OSHA violations

With the passage of the Occupational Safety and Health Act in 1970, the federal government gained the authority to set and enforce safety and health standards for most U.S. workers. This authority rests with the Occupational Safety and Health Administration (OSHA).

Under the OSH Act, employers have a duty to provide a safe workplace. The specific OSHA regulations that construction industry employers must abide by are laid out in federal statutes.

To enforce these regulations, OSHA reserves the right to perform unannounced worksite inspections. Workers also have the right to request an OSHA inspection.

OSHA typically performs a worksite inspection following a serious accident. If it finds any safety violations, OSHA may fine the employer. Repeat violations and violations that result in worker deaths carry harsh penalties, including possible imprisonment.

You don’t need to prove an OSHA violation in order to receive South Carolina workers’ compensation, but a violation may be used as evidence of third-party negligence.

Learn more about federal safety violations and your ability to seek compensation for a construction accident by contacting Joye Law Firm. Our attorneys have nearly 250 years of combined litigation experience and have helped many clients recover money for medical expenses, lost earnings, disability and more.

Call Joye Law Firm now or contact us online to schedule a free case review.

OSHA Construction Regulations

Aspects of construction work that OSHA has created health and safety regulations for include:

  • Safety training and education
  • The providing and wearing of personal protective equipment
  • Safely using and maintaining tools
  • Electrical
  • Posting signs, signals and barricades
  • Fall protection
  • Motor vehicles and mechanized equipment
  • Toxic and hazardous substances

Commonly Violated Regulations

OSHA publishes an annual list of the most frequently cited standards so employers can find and address them in advance of OSHA inspections. In a recent year, some of the most frequently cited OSHA standards involved:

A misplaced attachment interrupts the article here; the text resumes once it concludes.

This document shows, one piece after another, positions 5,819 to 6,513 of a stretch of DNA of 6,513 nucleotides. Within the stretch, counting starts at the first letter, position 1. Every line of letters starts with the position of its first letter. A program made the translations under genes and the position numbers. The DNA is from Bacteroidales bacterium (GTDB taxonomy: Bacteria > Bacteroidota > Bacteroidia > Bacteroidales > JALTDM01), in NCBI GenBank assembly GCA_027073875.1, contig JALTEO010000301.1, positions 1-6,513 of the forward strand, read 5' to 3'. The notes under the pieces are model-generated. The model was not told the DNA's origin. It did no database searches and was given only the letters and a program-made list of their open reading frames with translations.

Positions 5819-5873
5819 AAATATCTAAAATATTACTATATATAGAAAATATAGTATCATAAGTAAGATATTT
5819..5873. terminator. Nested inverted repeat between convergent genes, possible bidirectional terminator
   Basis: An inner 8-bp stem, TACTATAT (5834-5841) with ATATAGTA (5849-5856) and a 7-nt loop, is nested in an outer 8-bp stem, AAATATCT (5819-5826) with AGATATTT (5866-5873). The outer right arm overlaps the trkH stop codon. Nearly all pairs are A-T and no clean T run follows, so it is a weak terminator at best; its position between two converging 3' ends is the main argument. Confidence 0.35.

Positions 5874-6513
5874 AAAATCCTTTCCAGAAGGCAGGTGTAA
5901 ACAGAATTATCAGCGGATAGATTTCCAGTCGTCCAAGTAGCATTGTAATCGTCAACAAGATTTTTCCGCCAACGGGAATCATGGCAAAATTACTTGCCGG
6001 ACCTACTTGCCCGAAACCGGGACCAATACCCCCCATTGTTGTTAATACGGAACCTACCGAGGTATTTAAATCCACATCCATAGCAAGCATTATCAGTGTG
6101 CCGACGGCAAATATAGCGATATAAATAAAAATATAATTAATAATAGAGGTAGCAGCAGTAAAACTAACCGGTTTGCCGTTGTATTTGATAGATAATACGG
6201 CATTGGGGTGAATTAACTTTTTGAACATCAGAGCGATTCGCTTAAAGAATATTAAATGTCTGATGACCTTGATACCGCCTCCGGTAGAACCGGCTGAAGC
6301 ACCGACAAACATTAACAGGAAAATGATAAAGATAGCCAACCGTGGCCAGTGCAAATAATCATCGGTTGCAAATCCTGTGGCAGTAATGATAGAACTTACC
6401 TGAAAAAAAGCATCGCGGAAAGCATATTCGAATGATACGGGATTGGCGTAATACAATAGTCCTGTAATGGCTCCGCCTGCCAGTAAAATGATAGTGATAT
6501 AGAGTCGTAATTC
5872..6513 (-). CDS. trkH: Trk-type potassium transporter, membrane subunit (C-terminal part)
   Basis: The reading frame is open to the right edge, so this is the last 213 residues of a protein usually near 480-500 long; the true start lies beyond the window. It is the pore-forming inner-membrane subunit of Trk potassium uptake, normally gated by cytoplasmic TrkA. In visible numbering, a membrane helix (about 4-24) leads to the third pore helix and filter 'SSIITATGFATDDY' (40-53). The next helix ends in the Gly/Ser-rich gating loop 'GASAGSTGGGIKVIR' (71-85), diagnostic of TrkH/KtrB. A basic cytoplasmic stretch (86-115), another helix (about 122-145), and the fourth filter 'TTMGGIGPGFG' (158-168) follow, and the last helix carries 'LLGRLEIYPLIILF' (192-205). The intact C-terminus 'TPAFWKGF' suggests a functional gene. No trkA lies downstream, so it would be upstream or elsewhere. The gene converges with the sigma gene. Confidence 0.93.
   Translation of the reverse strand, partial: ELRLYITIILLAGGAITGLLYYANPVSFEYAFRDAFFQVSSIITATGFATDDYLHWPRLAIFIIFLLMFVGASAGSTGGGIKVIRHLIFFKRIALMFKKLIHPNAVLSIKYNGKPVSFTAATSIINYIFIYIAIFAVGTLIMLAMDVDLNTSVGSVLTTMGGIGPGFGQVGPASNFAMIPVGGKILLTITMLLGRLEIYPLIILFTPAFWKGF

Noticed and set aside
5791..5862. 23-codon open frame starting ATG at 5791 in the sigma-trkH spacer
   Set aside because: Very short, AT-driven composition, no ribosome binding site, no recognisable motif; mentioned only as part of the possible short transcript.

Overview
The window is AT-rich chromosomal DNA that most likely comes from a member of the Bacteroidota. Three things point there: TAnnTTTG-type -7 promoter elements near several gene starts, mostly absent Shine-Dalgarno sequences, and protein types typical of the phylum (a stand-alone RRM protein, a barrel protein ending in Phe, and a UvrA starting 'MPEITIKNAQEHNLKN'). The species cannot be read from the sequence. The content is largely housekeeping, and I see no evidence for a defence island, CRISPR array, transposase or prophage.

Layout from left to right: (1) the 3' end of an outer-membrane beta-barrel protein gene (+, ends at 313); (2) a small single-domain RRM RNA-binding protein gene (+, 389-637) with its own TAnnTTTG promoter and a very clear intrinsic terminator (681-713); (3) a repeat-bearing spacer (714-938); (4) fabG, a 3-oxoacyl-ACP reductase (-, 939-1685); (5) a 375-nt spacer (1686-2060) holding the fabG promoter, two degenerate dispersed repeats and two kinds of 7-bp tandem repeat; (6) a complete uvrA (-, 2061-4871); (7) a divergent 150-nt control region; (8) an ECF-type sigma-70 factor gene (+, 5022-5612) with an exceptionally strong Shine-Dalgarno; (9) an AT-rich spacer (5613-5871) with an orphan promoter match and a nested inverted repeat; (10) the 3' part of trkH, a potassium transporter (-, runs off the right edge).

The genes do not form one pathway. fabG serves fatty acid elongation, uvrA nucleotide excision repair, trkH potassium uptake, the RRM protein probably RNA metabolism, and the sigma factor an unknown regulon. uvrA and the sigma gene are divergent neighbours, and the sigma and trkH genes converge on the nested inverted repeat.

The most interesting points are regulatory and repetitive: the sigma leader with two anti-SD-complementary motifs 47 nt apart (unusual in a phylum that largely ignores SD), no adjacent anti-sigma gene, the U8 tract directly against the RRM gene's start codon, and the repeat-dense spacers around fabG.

• Fall protection
  • Hazard communication
  • Scaffolding
  • Respiratory protection
  • Electrical wiring methods
  • Powered industrial trucks (forklifts)
  • Lockout/tagout (control of hazardous energy)

Penalties for Violation

Any employer who violates OSHA requirements may be subject to fines ranging from $5,000-$70,000 per violation. Employers who fail to correct a previously cited violation may receive similar fines for each day the violation continues.

The strongest penalties – fines of $10,000-$20,000 and imprisonment from 6 months to 1 year – are imposed on employers who commit violations that cause an employee’s death.

Third-Party Lawsuits Involving OSHA Violations

Workers’ compensation isn’t dependent on employer negligence or the negligence of co-workers. However, you must show negligence if you wish to prevail in a lawsuit against a non-employer third party. A third-party lawsuit may be filed against a subcontractor, a general contractor, a property owner, a vendor or others who were to blame for the construction accident.

An OSHA violation alone may not establish third-party negligence, but it could be used as solid evidence of negligence. The strongest evidence of this sort would be an actual violation recorded by OSHA, but an alleged OSHA violation (one that is factually supported) may suffice.

Protect Your Interests. Just Call Joye Law Firm.

If your injuries are serious and other parties contributed to them, workers’ compensation may be inadequate. Ensure that your interests are fully protected by discussing your case with an experienced South Carolina construction accident attorney at Joye Law Firm.

We’ve helped injured clients recover the compensation they deserve for more than 40 years. Let us put our experience to work for you.

Call Joye Law Firm now or complete an online form for a free consultation.